Ozone (O3) Ozone in the lower atmosphere is a harmful air pollutant and contributes to theformation of smog. It is a secondary pollutant formed by the reaction of volatile organiccompounds and oxides of nitrogen in the presence of strong sunlight. Thus, ozone levels arereduced by minimizing emissions of those precursor pollutants. Ozone causes eye andrespiratory irritation, reduces resistance to lung infections, and may aggravate pulmonaryconditions in individuals with lung disease. Elevated O3 levels cause vegetation damage.

    Volatile Organic Compounds (VOC) Volatile organic compounds (VOC) are a key component inthe formation of ozone. These hydrocarbons are emitted or evaporate into the atmospherefrom a variety of sources, particularly the storage and combustion of fuels in motor vehicles.

  • Preliminary Engineering / Environmental Impact StatementNorthwest Corridor LRT Line to Irving and DFW Airport

    Draft Environmental Impact Statement 3 - 45Chapter 3 Affected Environment

    Oxides of Nitrogen (NOX) is a gaseous mixture of NO and NO2 that damages or irritates thehuman respiratory system, and can exacerbate damage from respiratory disease and otherexisting forms of irritation. NO2 may reduce resistance to certain infections. It is also aprecursor of O3. NO2 is a product of high-temperature combustion, emitted generally by thesame sources as CO. High concentrations of NO2 cause the brown haze readily observed inurban areas during periods of heavy air pollution. Concentrations of NO2 are highest duringlate fall and winter.

    Lead (Pb) Lead is a particulate pollutant that is also a carcinogenic air contaminant. In the past,automobiles were the chief contributors of Pb to the atmosphere in the U.S. Currently, lead isprimarily emitted in U.S. from a relatively small number of point sources such as smelters andbattery plants.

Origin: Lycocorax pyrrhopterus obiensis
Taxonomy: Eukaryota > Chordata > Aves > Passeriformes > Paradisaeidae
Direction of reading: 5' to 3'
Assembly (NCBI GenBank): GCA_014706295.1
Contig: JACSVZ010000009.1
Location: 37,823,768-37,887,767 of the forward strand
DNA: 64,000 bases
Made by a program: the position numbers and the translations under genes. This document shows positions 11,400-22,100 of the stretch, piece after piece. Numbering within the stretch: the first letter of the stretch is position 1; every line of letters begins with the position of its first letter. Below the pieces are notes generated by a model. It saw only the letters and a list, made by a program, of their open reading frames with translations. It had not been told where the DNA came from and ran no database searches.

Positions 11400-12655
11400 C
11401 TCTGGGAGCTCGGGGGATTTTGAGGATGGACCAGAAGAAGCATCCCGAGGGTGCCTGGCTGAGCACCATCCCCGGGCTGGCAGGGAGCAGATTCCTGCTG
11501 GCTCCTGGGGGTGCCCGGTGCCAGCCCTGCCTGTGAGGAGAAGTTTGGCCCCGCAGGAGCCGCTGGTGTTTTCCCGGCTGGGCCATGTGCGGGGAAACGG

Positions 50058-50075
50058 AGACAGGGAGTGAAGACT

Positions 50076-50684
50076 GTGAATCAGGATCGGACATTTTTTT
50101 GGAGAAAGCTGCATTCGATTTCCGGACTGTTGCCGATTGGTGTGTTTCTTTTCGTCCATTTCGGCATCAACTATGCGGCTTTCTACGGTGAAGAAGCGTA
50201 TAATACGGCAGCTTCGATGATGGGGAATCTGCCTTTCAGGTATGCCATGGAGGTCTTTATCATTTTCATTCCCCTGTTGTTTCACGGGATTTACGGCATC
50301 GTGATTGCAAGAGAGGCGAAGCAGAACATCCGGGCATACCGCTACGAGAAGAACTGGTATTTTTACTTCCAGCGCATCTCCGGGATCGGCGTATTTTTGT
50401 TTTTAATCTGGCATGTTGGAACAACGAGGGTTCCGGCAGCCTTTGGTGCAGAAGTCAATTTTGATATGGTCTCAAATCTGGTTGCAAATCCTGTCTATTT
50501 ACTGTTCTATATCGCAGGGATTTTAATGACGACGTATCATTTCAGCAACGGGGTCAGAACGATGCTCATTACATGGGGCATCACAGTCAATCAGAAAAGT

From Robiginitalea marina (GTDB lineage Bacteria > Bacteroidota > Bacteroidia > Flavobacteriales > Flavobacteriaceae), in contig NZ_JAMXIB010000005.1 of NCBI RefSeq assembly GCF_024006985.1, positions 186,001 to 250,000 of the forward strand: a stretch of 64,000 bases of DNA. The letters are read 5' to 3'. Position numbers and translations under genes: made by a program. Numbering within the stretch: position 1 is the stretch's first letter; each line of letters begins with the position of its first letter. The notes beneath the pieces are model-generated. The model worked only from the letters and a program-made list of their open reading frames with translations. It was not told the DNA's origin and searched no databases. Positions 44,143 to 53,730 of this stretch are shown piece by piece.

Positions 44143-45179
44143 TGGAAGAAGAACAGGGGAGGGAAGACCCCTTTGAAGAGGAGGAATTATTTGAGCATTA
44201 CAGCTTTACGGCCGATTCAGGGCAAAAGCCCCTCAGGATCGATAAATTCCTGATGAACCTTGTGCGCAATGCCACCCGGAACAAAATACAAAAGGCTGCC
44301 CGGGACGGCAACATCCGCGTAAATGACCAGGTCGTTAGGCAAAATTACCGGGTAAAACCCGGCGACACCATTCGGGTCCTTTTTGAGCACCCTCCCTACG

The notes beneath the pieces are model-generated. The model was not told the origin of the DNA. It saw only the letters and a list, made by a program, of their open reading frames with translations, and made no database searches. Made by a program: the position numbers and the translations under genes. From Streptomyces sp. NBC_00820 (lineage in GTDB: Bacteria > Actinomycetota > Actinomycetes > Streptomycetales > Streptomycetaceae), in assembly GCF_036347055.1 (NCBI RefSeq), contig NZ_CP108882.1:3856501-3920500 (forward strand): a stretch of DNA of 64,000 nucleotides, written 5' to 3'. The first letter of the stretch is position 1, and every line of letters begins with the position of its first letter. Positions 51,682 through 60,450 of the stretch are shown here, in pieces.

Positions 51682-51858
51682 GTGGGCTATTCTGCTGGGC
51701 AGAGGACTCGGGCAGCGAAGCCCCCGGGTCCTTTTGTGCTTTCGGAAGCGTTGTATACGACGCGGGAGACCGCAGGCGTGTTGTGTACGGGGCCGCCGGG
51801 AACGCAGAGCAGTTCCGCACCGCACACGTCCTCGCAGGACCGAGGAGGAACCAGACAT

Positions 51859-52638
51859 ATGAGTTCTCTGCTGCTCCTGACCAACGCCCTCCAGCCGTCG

Sulfur Dioxide (SO2) Sulfur Dioxide is a product of the combustion of high-sulfur fuels, such asmany grades of coal and oil. SO2 is a human respiratory irritant. It combines with moisture inthe atmosphere to form sulfuric acid and damages vegetation and exterior faades ofbuildings.

    Federal Clean Air ActThe Federal Clean Air Act (CAA) was enacted in 1970 and was last amended in 1990 with thepurpose of controlling air pollution and providing a framework for national, state, and local airquality control efforts. The CAA Amendments of 1990 (CAAA) requires the EnvironmentalProtection Agency (EPA) to set National Ambient Air Quality Standards (NAAQS) for widespreadpollutants considered harmful to public health and the environment. EPA has set NAAQS for sixprincipal or criteria pollutants; Ozone (O3), Particulate Matter (PM10), Carbon Monoxide (CO),Sulfur Dioxide (SO2), Oxides of Nitrogen (NOx), and Lead (Pb). The EPA has established primaryand secondary standards for these pollutants. The primary air quality standards are defined asthe levels of air quality necessary, with an adequate margin of safety, to protect the public health.Secondary standards are the levels of air quality necessary to protect the public welfare from anyknown or anticipated adverse effects of a pollutant on property, material, and vegetation.